Distress Centre Calgary sees spike in crisis contacts due to COVID-19
CALGARY – Distress Centre Calgary is reporting a rising number of crisis contacts related to COVID-19, a caseload that is expected to continue growing over the coming months and even years as the pandemic, and its long-term effects, continue to impact Albertans.
The Centre received its first COVID-19 related call on January 26, and as of April 28 received over 37,000 contacts on its 24 hour 211 and crisis lines, daily chat and daily youth texts. Of those, 5,500 were COVID-19 related. Last week, the Centre’s 211 line saw a 94% increase in contacts compared to the same time last year.
“By far, COVID-19 is generating a high level of concern with those reaching out to us, and we expect those calls to increase the longer we stay isolated and physically distanced from each other,” said Diane Jones Konihowski, the Centre’s Director, Fund Development & Communications. “The most common concerns we’re hearing related to COVID-19 involve anxiety and stress, isolation and loneliness, depression and suicide. For example, we’ve seen a 21.4% increase in suicide-related contacts over this same period last year.”
Other COVID-19 related topics received on the 211 line include:
- Questions about government or health information related to COVID-19;
- Questions about resources because they or someone they know has COVID-19;
- Unemployment and financial difficulties due to the pandemic;
- Requests to access a particular resource, but can’t due to current restrictions; and
- Inability to provide referrals because agencies are closed due to COVID-19.
New campaign reminds Albertans to reach out for support
A new campaign, launched today by Distress Centre Calgary, is designed to encourage anyone who needs help to reach out for support.
“With so many services unavailable across society due to the pandemic, we want everyone to know that we’re still here for them,” said Konihowski. “Distress Centre Calgary is always open.”
The Centre is also taking steps to manage the next anticipated phases of the pandemic. Generally, it takes about two to three months for people to be assured their basic needs – food, finance and shelter – are being met. Konihowski notes the expected growth in COVID-19 related calls is expected to continue for some time.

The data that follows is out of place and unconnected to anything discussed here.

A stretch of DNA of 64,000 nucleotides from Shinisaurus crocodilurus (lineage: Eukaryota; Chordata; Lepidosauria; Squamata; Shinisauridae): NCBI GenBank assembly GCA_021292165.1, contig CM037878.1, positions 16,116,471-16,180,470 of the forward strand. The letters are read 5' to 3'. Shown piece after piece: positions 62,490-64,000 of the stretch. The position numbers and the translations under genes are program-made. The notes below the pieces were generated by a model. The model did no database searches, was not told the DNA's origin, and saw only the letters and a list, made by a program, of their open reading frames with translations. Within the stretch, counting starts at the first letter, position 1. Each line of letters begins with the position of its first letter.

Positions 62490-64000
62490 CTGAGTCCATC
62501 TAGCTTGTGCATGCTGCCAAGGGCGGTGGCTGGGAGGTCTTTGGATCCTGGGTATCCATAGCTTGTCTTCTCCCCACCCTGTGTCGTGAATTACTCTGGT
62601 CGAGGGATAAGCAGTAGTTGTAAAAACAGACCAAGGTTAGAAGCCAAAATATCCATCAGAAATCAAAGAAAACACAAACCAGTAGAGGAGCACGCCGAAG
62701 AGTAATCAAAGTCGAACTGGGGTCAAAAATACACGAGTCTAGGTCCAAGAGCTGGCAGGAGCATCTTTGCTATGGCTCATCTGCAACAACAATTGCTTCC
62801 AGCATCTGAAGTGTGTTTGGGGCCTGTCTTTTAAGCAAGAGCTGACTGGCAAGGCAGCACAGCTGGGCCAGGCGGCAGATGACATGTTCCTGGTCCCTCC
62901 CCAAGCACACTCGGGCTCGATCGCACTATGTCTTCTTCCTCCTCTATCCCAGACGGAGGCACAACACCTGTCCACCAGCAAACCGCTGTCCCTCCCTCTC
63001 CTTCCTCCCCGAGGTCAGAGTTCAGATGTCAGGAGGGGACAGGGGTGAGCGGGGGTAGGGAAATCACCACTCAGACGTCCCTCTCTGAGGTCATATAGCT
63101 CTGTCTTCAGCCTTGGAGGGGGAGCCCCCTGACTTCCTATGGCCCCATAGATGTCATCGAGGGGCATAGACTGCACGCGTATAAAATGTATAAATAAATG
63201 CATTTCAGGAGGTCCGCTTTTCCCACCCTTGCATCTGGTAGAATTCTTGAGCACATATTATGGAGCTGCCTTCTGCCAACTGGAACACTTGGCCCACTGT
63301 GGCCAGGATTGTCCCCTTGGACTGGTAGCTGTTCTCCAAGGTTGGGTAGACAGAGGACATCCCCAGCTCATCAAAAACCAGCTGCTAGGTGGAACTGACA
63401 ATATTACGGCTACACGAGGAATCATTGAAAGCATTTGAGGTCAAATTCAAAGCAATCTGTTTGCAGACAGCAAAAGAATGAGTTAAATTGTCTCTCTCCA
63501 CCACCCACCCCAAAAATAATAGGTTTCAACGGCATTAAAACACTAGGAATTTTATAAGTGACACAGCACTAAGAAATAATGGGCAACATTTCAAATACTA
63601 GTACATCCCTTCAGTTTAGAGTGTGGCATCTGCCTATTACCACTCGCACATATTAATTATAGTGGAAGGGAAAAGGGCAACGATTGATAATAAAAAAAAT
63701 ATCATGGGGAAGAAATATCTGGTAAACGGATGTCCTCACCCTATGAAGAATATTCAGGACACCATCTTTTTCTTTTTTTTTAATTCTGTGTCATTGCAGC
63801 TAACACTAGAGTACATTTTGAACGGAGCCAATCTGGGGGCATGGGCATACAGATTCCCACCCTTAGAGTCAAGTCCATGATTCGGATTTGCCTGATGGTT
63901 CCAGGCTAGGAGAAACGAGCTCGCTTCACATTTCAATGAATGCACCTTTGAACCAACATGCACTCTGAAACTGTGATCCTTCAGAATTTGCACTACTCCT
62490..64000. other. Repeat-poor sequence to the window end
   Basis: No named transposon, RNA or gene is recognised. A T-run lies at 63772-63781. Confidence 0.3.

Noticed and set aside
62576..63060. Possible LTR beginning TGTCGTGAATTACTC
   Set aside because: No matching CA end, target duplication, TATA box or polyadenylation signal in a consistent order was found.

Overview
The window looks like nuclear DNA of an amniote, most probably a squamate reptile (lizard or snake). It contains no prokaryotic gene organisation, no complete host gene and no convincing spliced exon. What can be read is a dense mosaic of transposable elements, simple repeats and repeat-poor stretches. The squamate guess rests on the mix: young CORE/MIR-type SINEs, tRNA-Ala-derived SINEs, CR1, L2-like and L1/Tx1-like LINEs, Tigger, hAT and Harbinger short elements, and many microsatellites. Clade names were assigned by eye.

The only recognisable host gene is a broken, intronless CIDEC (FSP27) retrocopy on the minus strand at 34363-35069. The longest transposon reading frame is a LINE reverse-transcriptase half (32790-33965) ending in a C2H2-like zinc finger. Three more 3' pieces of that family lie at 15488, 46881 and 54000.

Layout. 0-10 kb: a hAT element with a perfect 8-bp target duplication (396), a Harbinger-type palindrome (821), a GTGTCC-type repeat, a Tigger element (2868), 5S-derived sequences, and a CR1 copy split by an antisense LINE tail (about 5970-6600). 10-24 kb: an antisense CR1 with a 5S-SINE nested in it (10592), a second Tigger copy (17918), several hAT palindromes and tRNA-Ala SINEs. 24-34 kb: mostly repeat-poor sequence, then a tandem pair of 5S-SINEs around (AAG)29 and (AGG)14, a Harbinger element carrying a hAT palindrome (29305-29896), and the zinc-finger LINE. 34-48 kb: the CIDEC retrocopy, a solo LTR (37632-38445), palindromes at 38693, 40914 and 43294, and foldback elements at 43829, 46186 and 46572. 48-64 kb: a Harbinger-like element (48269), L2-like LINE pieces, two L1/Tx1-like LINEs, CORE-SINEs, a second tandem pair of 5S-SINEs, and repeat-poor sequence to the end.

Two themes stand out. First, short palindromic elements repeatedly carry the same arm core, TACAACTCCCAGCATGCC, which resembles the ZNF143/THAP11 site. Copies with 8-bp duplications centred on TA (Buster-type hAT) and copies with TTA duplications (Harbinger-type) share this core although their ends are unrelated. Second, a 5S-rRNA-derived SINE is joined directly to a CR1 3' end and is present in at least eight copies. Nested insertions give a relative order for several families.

“When the general public begins to feel they have their basic needs met, their mental health, isolation and loneliness become more pressing concerns,” she said. “So the Centre is making sure we have the resources in place to offer the supports our clients need, today and into the next phase of this crisis. This means increasing our capacity on the lines, because we anticipate that crisis call volumes, chats and texts will increase in May and June. We expect this will continue for many months, if not years.”
In addition to a series of ads, the Centre has created a new video. It can be viewed here: https://www.distresscentre.com/always-open
About Distress Centre Calgary:
Distress Centre Calgary has provided 24-hour crisis support in Calgary and southern Alberta since 1970. This is offered through the Centre’s 24-hour crisis line, email, daily chat, and daily text for youth. The Centre also provides professional counselling for clients with issues that cannot be resolved over the phone. If you need help finding a social, community or government service, 211 is available by phone and online chat. The Centre’s Coordinated Access and Assessment program serves Calgarians experiencing homelessness out of the Safe Communities Opportunity and Resource Centre. All of the Centre’s services are free. Visit https://www.distresscentre.com for more information.
For more information, contact:
Diane Jones Konihowski
Director, Fund Development & Communications